It isn't only large corporations
that can be victims of hackers
Many smaller web site owners never think that a hacker would go after their little local site. After all, they have nothing worth stealing.
While this generally may be true, it helps to understand that different sites attract different hackers with different motivations.
Larger corporate sites with high visibility are more likely to attract the 'hardcore' hackers. These are people who only want to prove that they, just one person, are smart enough to bring down a large powerful organization.
Government sites not only face that same 'break the system' mentality, but they also have to deal with hackers trying to gain access to classified materials.
Luckily, most larger companies and organizations have 24-hour online security monitoring and backup measures in place, so most of the time, hackers prove to be little more than an annoyance.
Smaller companies may not have to worry about these types of hackers, but there are other motivations that can pose serious threats to even small, innocuous sites.
Probably the biggest threat for smaller sites comes from 'phishing.'
Phishing is where you receive an email, apparently from a bank or trusted institution, telling you that for security purposes you must log in to your account via the link provided, and verify your details.
When you click the link, you go to what appears to be a legitimate web site, but is not. This page has fields to enter your account number, PIN number, security question answer, and any other information which will help someone quickly access and empty your account.
Phishers are opportunists who use basic hacking techniques. All they need is to be able to gain access to any web site to upload a few fake institution files. This is why they are a very real threat to all web sites. Phishers work under the radar, placing the fake pages well down in the sites folders, making them harder to locate. Furthermore, the web site that was hacked is completely unchanged by this activity.
In the last 12 years, we have had a few businesses who needed our help after their web sites were compromised.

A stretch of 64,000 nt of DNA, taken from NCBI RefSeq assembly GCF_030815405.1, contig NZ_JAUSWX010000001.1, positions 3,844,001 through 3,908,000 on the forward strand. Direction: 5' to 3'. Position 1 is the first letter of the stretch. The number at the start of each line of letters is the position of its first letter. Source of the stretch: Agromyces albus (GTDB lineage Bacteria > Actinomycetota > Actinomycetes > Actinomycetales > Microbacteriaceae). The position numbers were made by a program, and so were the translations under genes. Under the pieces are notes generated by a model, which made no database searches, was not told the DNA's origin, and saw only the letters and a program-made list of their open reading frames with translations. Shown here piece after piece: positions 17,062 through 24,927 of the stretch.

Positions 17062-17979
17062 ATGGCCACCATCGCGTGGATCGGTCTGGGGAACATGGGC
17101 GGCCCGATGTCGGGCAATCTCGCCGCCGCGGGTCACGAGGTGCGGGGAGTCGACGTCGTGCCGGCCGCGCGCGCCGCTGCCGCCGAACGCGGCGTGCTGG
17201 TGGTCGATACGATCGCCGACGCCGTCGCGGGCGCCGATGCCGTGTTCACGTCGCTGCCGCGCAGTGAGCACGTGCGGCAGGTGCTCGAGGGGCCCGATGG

In most cases, the owners had no idea anything was wrong until they were contacted either by security companies, or concerned citizens who had received phishing emails.
The most recent case was just a month ago, and was one of our clients. Their site suddenly had several new files and folders appear that mimicked a New Zealand bank's site.
Luckily for all concerned, this issue was discovered the same day, the hosting passwords were changed, and the fake pages removed.
So, can you minimize such risks? Yes. Web site owners need to make sure that the site is frequently checked for new files by the web designer.
Alternatively, the designer could create a program to automatically scan the site and compare files every day as our newer WebUpdate sites do.
Site owners should also frequently review and change their hosting passwords, never using real words or names, which can easily be guessed.
If you are ready to grow your business, now is the time to consider new web technologies such as our WebUpdate systems, which employ advanced promotion and security features designed to give businesses the best competitive edge online.
Terry Young is the founder and CEO of Internet Marketing and Design. Since 1997,
his computer programming and graphic design knowledge have kept his company
at the forefront of the latest technology in web development.
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